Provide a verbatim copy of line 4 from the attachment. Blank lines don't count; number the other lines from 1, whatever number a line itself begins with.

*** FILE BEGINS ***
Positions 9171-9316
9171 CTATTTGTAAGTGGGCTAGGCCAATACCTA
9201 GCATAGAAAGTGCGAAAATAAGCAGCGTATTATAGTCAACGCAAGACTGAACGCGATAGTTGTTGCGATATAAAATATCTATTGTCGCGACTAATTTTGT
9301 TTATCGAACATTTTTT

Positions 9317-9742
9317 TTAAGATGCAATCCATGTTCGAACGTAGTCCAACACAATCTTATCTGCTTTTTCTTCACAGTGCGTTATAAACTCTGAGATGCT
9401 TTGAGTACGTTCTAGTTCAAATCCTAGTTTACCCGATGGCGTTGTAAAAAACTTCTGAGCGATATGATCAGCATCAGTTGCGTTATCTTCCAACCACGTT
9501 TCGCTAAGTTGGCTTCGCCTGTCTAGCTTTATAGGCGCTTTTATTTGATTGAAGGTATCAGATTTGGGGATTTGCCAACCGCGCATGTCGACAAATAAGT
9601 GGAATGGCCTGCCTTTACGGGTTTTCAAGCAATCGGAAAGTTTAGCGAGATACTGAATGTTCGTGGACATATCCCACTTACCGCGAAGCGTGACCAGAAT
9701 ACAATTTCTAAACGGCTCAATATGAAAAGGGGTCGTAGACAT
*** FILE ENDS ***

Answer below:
9301 TTATCGAACATTTTTT